The Benefits of Being Bored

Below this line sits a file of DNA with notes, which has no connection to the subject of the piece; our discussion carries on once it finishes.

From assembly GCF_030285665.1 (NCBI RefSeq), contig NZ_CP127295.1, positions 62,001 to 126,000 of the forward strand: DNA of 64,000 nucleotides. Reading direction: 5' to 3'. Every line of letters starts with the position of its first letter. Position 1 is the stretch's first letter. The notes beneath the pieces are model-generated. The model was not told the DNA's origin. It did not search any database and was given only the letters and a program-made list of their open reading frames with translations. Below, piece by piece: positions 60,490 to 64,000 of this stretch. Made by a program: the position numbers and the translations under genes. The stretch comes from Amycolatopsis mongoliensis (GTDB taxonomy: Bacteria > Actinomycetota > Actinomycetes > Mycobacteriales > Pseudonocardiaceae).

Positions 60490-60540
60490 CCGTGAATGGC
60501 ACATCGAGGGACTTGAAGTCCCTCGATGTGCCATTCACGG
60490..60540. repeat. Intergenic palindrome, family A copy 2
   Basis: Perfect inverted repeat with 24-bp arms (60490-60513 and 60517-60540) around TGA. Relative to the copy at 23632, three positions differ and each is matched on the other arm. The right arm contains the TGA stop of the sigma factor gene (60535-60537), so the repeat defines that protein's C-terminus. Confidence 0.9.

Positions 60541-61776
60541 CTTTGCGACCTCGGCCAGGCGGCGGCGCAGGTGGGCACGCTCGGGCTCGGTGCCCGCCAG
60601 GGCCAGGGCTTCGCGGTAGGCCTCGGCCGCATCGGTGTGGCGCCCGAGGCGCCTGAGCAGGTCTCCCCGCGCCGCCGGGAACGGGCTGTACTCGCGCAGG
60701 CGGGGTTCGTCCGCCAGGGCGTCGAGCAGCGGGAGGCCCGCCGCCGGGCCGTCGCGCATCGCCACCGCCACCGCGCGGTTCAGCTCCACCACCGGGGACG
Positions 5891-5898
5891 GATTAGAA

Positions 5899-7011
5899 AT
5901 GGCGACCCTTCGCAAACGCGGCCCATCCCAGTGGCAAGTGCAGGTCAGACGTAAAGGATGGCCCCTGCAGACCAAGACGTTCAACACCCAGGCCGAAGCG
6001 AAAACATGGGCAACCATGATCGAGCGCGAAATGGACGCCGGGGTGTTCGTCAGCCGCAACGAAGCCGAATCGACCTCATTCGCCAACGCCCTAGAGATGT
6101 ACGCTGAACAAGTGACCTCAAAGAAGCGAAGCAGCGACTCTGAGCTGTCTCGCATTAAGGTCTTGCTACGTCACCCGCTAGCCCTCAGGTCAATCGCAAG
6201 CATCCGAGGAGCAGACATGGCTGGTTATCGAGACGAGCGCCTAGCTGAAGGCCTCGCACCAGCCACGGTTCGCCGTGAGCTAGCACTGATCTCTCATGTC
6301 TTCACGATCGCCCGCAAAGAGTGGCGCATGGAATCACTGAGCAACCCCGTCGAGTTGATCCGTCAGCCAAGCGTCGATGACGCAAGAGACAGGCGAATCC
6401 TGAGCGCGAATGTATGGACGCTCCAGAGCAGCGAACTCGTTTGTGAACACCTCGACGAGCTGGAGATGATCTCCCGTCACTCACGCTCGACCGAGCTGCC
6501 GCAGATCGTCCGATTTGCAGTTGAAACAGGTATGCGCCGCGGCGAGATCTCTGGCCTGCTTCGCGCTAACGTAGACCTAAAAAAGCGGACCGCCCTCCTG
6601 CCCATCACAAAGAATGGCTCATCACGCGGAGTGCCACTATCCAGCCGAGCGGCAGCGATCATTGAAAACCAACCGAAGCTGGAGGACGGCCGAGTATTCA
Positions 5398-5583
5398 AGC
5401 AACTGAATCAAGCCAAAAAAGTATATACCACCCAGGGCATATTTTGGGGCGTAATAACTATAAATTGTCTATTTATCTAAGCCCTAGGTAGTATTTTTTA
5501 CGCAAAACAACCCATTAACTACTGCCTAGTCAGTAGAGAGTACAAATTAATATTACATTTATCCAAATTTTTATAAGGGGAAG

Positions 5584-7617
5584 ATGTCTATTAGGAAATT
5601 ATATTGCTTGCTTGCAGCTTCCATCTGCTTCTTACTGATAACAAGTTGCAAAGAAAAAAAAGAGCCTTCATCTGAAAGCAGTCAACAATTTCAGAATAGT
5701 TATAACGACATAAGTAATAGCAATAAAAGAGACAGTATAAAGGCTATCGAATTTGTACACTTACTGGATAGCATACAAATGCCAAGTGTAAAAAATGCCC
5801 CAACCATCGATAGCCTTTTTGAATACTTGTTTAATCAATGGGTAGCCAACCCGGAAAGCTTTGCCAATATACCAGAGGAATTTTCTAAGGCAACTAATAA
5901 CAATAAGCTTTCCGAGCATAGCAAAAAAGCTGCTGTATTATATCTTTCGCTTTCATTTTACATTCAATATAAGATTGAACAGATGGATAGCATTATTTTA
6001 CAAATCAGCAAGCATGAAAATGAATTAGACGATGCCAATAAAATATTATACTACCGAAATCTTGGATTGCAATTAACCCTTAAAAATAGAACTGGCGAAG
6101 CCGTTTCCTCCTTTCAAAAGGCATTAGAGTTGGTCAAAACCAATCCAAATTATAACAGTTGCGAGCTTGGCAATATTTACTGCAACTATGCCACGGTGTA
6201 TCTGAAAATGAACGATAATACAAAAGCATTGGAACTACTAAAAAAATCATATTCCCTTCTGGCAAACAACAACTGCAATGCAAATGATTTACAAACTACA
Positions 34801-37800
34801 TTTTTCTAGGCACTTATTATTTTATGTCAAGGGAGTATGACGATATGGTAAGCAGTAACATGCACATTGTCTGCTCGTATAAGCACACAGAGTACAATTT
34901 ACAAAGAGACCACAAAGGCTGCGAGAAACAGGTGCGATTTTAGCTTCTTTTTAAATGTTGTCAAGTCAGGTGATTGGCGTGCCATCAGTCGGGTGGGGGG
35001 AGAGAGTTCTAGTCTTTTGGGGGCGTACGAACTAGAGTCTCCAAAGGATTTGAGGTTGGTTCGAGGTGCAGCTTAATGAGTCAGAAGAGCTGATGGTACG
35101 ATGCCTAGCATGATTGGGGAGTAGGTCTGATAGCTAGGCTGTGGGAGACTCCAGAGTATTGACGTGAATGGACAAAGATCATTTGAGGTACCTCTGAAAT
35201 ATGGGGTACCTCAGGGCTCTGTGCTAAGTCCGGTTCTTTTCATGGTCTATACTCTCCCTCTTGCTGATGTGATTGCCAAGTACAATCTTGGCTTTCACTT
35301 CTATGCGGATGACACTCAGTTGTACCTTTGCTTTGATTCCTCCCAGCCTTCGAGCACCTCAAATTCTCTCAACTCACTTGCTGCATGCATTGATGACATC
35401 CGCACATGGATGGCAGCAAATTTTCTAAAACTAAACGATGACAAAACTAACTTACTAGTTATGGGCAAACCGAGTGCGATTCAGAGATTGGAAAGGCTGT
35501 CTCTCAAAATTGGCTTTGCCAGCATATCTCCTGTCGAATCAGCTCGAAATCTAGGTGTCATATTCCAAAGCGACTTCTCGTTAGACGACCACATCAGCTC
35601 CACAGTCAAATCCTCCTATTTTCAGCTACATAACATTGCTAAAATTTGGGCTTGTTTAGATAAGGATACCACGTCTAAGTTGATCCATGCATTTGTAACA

I've been trying to slow down this summer, smell the roses, so to speak. On a recent two-week vacation in Greece I didn't use the internet once (!) and my phone became just a clock and camera. I haven't re-downloaded my social media apps so I don't check it constantly whenever I have a spare second. I've been trying to focus on one thing at a time, not turning on music or a podcast while I'm writing or reading, being more firmly grounded in the present. I have a bad habit of doing five things at once, toggling between making dinner and doing the dishes and reading and listening or watching and checking my phone. I've been doing my best to pare down and focus. It's not always easy. It can take a lot of will power in this world of multi-tasking and over-stimulation to allow yourself to be bored. In the article "Being Bored Can Be Good for You - If You Do It Right," Jamie Ducharme argues that allowing yourself to be bored and daydream can increase creativity and improve your mental health. It's why, when I need a brainstorming session, I do the dishes, fold the laundry, or go for a walk, tasks that allow my mind to wander and spark ideas. Our brains are overstimulated, Ducharme says, and our focus can improve if we slow down and pay attention to what's around us. Ironically, I was reading this article in a free moment while waiting for my husband to meet me for a drink, and realized how, by seeking out something to read in those few minutes, I'd failed at allowing myself to sit and be bored without reaching for my phone. Allowing ourselves to sit and just be can be surprisingly challenging in a world where we're constantly trying to keep up. Try to give yourself some time each day to just be bored, without having to fill the time. And be patient with yourself, especially at first. It might seem counter-intuitive to let your to-do list be for a little while. Just a few minutes can make a difference. Now go get bored.